John Banville was born in Wexford, Ireland, in 1945. He was educated at Christian Brothers Schools and St. Peter’s College, Wexford. He worked in journalism from 1969, as a sub-editor on The Irish Press and from 1986 at The Irish Times. He was Literary Editor at The Irish Times from 1988 to 1999.
Banville’s first book, Long Lankin, a collection of short stories and a novella, was published in 1970. His first novel, Nightspawn, came out in 1971. Subsequent novels are Birchwood (1974), Doctor Copernicus (1976), Kepler (1980), The Newton Letter (1982), Mefisto (1986), The Book of Evidence (1989), Ghosts(1993), Athena (1995), The Untouchable (1997), Eclipse (2000), Shroud (2002),The Sea (2005), and The Infinities (2010). His non-fiction book, Prague Pictures: Portraits of a City, was published in 2003.
The Newton Letter was filmed for Channel 4 Television as Reflections, with a script by the author, and directed by Kevin Billington. Banville has adapted Elizabeth Bowen’s novel The Last September, which was filmed for Scala Productions in 1997, directed by Deborah Warner, with a cast including Maggie Smith, Michael Gambon, Fiona Shaw and Jane Birkin; the film was produced by Yvonne Thunder, with Neil Jordan and Steven Woolley as executive producers.
Banville’s version of Heinrich von Kleist’s comedy, “The Broken Jug,” was staged at the Abbey Theatre in Dublin in June 1994, and a short television drama, Seachange, was broadcast in autumn 1994 by RTE television. Another Kleist adaptation, “God’s Gift” (after Amphityron), was staged at the Dublin Theatre Festival 2000 and on tour. A one-man adaptation of this novel, “The Book of Evidence,” ran at the Kilkenny Theatre Festival in 2002, and had an extended run at the Gate Theatre, Dublin, in 2003.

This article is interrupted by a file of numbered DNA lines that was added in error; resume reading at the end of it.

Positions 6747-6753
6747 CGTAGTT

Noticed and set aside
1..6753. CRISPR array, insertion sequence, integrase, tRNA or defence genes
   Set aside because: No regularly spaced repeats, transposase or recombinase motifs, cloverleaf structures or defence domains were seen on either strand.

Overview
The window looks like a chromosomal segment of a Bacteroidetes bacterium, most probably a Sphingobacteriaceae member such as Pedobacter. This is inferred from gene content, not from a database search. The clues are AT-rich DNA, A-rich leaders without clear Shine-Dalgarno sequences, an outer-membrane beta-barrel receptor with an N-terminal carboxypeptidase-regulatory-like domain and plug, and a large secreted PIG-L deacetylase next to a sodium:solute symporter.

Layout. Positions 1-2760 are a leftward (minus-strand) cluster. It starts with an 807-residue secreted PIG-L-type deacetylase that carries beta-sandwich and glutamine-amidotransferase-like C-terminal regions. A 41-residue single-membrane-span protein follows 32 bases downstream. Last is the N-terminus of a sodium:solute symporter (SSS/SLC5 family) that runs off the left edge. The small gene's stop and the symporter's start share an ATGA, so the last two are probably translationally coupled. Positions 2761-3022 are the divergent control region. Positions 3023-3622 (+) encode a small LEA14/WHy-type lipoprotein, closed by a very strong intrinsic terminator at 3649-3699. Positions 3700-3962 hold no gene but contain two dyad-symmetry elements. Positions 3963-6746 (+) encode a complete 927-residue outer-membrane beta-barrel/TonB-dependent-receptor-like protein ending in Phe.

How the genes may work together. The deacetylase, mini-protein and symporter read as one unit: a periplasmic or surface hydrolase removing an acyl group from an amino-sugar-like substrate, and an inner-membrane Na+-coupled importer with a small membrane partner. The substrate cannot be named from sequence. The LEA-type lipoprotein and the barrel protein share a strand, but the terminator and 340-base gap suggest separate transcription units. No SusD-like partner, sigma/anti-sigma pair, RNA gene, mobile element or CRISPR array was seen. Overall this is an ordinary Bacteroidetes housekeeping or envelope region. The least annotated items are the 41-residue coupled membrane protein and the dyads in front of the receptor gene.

He has worked with the film director Neil Jordan on a number of projects, including The End of the Affair, and has co-authored a script based on the George Moore short story, Albert Nobbs, for Glenn Close. An original screenplay, The Great O’Neill, based on the life of the 16th-century Irish aristocrat and rebel, Hugh O’Neill, commissioned by Tyrone Productions, is in progress.
Banville has contributed to numerous BBC radio programmes, including a series of short monologues, collectively titled Stardust, on Copernicus, Kepler and Newton, broadcast on The Verb in 2004. An adaptation of Henry James’s The Spoils of Poynton was broadcast by RTE radio in the 1980s.
Among the awards John Banville’s novels have won are the Allied Irish Banks fiction prize, the American-Irish Foundation award, the James Tait Black Memorial Prize, the Guardian Fiction Prize. In 1989 The Book of Evidence was shortlisted for the Booker Prize, and was awarded the first Guinness Peat Aviation Award; in Italian, as La Spiegazione dei Fatti, the book was awarded the 1991 Premio Ennio Flaiano. Ghosts was shortlisted for the Whitbread Fiction Prize 1993, The Untouchable for the same prize in 1997. In 2003 he was awarded the Premio Nonino. He has also received a literary award from the Lannan Foundation in the U.S. He won the Man Booker Prize 2005 for The Sea.